His long life is inspiring, yet ageing requires compromise and is expensive.

When you’re caught in a big storm, sometimes the best thing to do is try not to worry about the weather.

As acting coach of the men’s national soccer team, Anthony Hudson is surrounded by dark, ominous storm clouds. And they’re proving difficult to ignore.

Hours before Hudson presided over his first training session Saturday, U.S. Soccer confirmed that Brian McBride, the team’s general manager, was out after three years. The status of Gregg Berhalter, the head coach who led the U.S. to its first World Cup in eight years, remains uncertain while the federation investigates a domestic violence incident from 1991.

In the eye of that storm stands Hudson, a former national team coach with Bahrain and New Zealand and an assistant on Berhalter’s staff the last two years.

”There’s no coaching course or anything, really, to guide you in moments like this,” Hudson said. “This is a really different situation. Irrespective of the circumstance, I also have a job to do. I have a responsibility to help these players have a good camp, good experience.

“So I’m kind of just putting myself to the side, really, and doing what I think is the right thing.”

No reason was given for McBride’s departure, although it comes at the end of a tumultuous two-month stretch that saw the U.S. eliminated from the Qatar World Cup in the round of 16 before Berhalter became embroiled in a Shakespearean drama involving former U.S. team captain Claudio Reyna and his son Gio, a national team forward who was limited to 52 minutes in Qatar.

Claudio Reyna, the best man at Berhalter’s wedding, complained about his son’s lack of playing time during the tournament. Then after the World Cup, Berhalter gave a talk in which he said a player, whom he did not name, had become such a distraction in Qatar he was nearly sent home.

U.S. coach Gregg Berhalter, left, instructs Gio Reyna during a World Cup loss to the Netherlands on Dec. 3.

(Maurice Van Stone / ANP via Getty Images)

When several news outlets confirmed the player in question was Gio Reyna, Claudio’s wife Danielle reacted by telling U.S. Soccer about a 31-year-old physical altercation involving Berhalter and his future wife Rosalind, Danielle’s college roommate at the time. The federation hired an Atlanta law firm to look into the situation, leaving Berhalter’s future with U.S. Soccer in limbo while McBride, a teammate of both Berhalter and Reyna on two World Cup rosters, is out.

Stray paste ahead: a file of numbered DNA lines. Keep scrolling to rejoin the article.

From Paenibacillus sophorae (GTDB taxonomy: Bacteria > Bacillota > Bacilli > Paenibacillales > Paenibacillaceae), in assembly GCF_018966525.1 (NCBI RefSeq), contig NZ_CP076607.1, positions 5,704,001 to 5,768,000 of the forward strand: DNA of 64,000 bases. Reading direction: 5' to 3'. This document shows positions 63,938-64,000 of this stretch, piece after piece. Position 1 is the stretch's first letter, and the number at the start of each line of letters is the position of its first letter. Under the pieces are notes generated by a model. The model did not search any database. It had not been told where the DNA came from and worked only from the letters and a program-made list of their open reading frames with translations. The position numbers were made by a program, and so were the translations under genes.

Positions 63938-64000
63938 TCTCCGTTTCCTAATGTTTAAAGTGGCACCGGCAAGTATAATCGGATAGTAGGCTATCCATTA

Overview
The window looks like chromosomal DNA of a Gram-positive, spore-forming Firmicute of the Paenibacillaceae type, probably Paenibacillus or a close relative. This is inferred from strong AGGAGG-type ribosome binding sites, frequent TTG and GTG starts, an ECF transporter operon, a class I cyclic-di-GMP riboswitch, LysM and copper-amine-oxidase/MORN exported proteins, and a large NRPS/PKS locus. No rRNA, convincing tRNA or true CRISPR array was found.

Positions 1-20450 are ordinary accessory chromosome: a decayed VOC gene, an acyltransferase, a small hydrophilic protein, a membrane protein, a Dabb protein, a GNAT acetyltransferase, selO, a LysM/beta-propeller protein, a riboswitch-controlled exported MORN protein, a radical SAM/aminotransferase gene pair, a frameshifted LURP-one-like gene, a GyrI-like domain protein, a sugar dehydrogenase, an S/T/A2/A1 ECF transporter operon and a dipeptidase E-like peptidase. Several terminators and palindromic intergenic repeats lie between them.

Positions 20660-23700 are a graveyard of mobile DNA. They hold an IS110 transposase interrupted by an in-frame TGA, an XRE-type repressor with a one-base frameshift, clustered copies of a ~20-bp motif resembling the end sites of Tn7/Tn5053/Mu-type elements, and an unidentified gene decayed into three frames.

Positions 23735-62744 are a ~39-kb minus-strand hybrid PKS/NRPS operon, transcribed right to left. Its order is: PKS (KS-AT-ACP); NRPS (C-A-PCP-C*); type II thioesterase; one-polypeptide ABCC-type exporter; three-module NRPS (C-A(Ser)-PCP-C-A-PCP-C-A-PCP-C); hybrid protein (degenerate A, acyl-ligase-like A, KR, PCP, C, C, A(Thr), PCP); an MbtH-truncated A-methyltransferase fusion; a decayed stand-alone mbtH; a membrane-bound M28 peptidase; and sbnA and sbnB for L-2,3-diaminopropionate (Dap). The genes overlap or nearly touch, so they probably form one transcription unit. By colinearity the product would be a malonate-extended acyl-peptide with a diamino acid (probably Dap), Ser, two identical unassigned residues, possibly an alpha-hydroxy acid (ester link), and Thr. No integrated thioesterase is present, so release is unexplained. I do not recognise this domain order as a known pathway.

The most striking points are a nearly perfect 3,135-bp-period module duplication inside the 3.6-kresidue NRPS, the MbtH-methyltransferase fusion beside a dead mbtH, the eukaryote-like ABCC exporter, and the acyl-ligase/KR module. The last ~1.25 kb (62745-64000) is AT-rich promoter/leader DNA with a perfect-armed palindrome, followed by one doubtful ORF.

Meanwhile, the job of getting the focus back on soccer has fallen to Hudson, a 41-year-old who was born in the U.S., grew up in Great Britain, and has played and coached in both places. Hudson has called up 24 players — only 15 participated in Saturday’s workout at Dignity Health Sports Park with the rest arriving over the next two days — for a weeklong training camp and friendlies against Serbia and Colombia.

“Look, it’s been different for me. My role for a long time has been assistant coach, so I tend not to get into the, the outside noise and controversy,” he said.

“This might not sound believable, but I can assure you in my case right now, I’m literally not focused on anything other than the next two games.”

The camp falls outside a FIFA competition window, which limited the players Hudson could call in; as a result, more than half come from MLS teams. Two others, forwards Brandon Vázquez and Alejandro Zendejas, are dual nationals who have played for teams in both the U.S. and Mexico.

But the roster also includes five veterans from last month’s World Cup team and Hudson and his players are hoping to continue the momentum the tournament established.

“We’re excited to kind of build upon what happened in the World Cup and what has kind of happened over the past four years,” said Vancouver Whitecaps defender Julian Gressel, 29, named to the national team for the first time after securing U.S. citizenship last November. “Everyone’s eager to kind of step in and make a name for themselves. And this is a great opportunity to do that.”

Provided they can ignore the storm swirling around them.

“We’re going to continue what we do on and off the field,” Hudson said. “Obviously the delivery of it is going to look different and sound different. Gregg has a very specific way of working. I’m not Gregg. I can’t be Gregg. I’ll be myself.

“But certainly, the way we want to play and our principles of play, that’s consistent.”

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